"How to Survive a Plague" is a Blueprint on How Any Oppressed Minority Can Get Shit Done

By Matt Prigge
Add Comment Add Comment | Comments: 0 | Posted Oct. 10, 2012

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The AIDS saga How to Survive a Plague arrives on the heels of at least two other significant documentaries on the same subject, all three released 30 years after the disease was first clinically observed in the U.S. United in Anger, about the activist group ACT UP, has played the festival circuit, while Vito, profiling ACT UP member and gay historian Vito Russo, aired on HBO. There’s a lot of overlap between the three, and in a lot of ways, Plague and Anger are the same film, with slight differences: Anger is shorter, narrowly confined to one subject (ACT UP) and did a better job than Plague at bottling up the anger of an era fueled by desperate, righteous protests.

Plague is the one with the better title and the splashy distribution deal, but while its focus is more broad and its tone less hectic, that doesn’t make for a less gutting view. Starting with “year six,” David France’s epic account follows a community fighting to be heard amongst vast governmental indifference and often unbridled homophobia. As many people were fighting for their lives—and many of them don’t make it to the film’s end—their only logical tactic was to get louder and more rambunctious. That, and to take science into their own hands. As the FDA was slow to test and release often ineffectual and prohibitively-priced drugs, members of ACT UP—and later, splinter group TAG–had to teach themselves science so that when they gave doctors a hard time, they knew what they were talking about.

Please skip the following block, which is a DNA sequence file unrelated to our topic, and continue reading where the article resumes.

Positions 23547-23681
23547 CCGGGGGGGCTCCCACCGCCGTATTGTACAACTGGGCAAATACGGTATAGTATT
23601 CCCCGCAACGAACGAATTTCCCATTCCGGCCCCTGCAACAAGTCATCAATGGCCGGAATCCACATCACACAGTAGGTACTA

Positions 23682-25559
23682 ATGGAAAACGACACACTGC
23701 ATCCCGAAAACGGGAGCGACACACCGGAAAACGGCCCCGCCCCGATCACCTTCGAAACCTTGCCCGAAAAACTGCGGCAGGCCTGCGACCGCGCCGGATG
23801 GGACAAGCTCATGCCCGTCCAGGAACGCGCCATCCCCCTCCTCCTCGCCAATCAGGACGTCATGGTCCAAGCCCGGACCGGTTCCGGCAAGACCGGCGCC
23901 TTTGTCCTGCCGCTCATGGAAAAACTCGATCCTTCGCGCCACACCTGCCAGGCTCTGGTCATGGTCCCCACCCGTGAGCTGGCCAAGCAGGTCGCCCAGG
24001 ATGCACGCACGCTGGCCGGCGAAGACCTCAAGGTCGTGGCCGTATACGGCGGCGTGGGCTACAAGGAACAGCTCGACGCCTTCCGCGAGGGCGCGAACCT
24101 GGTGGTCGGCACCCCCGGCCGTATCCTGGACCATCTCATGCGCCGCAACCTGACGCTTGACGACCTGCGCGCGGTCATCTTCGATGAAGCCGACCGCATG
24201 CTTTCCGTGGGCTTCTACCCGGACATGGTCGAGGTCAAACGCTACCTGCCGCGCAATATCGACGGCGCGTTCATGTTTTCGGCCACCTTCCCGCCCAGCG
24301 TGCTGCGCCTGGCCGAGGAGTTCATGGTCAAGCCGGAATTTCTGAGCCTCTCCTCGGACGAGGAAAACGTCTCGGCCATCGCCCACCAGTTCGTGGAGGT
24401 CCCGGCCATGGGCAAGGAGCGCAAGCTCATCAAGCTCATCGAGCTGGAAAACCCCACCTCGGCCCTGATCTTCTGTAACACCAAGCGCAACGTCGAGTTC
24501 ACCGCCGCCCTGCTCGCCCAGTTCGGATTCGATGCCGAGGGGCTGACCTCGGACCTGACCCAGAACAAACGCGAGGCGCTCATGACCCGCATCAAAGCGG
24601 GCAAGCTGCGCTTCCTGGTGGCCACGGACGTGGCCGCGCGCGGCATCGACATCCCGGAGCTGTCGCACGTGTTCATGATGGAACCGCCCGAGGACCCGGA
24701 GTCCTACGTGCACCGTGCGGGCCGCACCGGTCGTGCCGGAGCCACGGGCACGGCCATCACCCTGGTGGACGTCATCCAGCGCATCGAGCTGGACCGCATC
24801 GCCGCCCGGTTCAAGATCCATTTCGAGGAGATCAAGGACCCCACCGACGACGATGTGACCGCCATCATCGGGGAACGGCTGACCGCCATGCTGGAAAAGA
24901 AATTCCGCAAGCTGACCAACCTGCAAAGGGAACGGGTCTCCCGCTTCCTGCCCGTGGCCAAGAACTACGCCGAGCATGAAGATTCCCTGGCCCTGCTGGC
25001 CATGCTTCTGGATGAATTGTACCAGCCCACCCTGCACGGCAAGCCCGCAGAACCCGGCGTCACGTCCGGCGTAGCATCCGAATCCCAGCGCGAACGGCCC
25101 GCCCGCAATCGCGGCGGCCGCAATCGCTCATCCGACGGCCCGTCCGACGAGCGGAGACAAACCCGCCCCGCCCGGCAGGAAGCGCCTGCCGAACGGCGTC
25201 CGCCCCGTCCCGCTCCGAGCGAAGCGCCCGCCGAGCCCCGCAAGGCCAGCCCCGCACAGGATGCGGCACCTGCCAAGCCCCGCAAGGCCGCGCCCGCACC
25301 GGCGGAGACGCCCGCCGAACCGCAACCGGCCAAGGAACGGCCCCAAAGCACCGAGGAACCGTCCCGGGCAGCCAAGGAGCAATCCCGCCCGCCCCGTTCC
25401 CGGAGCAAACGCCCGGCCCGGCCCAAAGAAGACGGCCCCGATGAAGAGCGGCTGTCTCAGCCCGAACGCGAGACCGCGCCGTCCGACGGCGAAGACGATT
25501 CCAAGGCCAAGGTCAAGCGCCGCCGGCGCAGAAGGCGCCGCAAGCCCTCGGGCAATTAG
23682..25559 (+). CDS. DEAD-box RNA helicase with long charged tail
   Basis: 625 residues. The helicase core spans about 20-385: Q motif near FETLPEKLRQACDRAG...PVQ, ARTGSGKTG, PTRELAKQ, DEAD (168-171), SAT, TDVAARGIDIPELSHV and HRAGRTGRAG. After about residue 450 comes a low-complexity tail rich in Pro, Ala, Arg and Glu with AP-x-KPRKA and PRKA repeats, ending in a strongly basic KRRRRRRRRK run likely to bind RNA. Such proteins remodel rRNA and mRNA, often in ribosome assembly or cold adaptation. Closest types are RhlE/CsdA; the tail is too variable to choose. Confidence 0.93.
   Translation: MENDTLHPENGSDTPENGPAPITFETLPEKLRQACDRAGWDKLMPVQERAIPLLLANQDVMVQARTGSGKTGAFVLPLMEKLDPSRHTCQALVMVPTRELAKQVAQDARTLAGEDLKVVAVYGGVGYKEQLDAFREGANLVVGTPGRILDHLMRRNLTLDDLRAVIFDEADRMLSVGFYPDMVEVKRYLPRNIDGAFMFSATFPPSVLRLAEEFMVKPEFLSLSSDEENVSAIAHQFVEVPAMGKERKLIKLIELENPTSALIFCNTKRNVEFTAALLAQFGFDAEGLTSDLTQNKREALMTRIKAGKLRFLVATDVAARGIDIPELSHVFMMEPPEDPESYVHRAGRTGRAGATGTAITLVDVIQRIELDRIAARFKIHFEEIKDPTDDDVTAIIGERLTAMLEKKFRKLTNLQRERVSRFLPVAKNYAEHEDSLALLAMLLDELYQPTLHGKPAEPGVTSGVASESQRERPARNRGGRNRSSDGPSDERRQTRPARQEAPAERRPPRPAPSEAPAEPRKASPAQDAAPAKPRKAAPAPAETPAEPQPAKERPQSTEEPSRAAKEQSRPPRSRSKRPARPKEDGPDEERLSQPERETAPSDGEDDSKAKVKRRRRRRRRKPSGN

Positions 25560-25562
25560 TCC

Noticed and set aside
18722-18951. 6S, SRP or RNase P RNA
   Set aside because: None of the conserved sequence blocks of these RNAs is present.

A strong subject does not automatically make for a strong documentary, and what really makes Plague dynamic—as well as Untied in Anger and Vito—is this fact: The rise of consumer video cameras in the early ‘80s coincided with the proliferation of AIDS. Like suburban families, AIDS activists were suddenly able to film their every move, and the presence of actual footage makes traditional talking heads happily superfluous. Because it’s been exhaustively filmed, an era is summoned up not orally but cinematically. But this is no mere history lesson. Those looking for topicality can look to its blistering footage and see a blueprint on how any oppressed minority can get shit changed.

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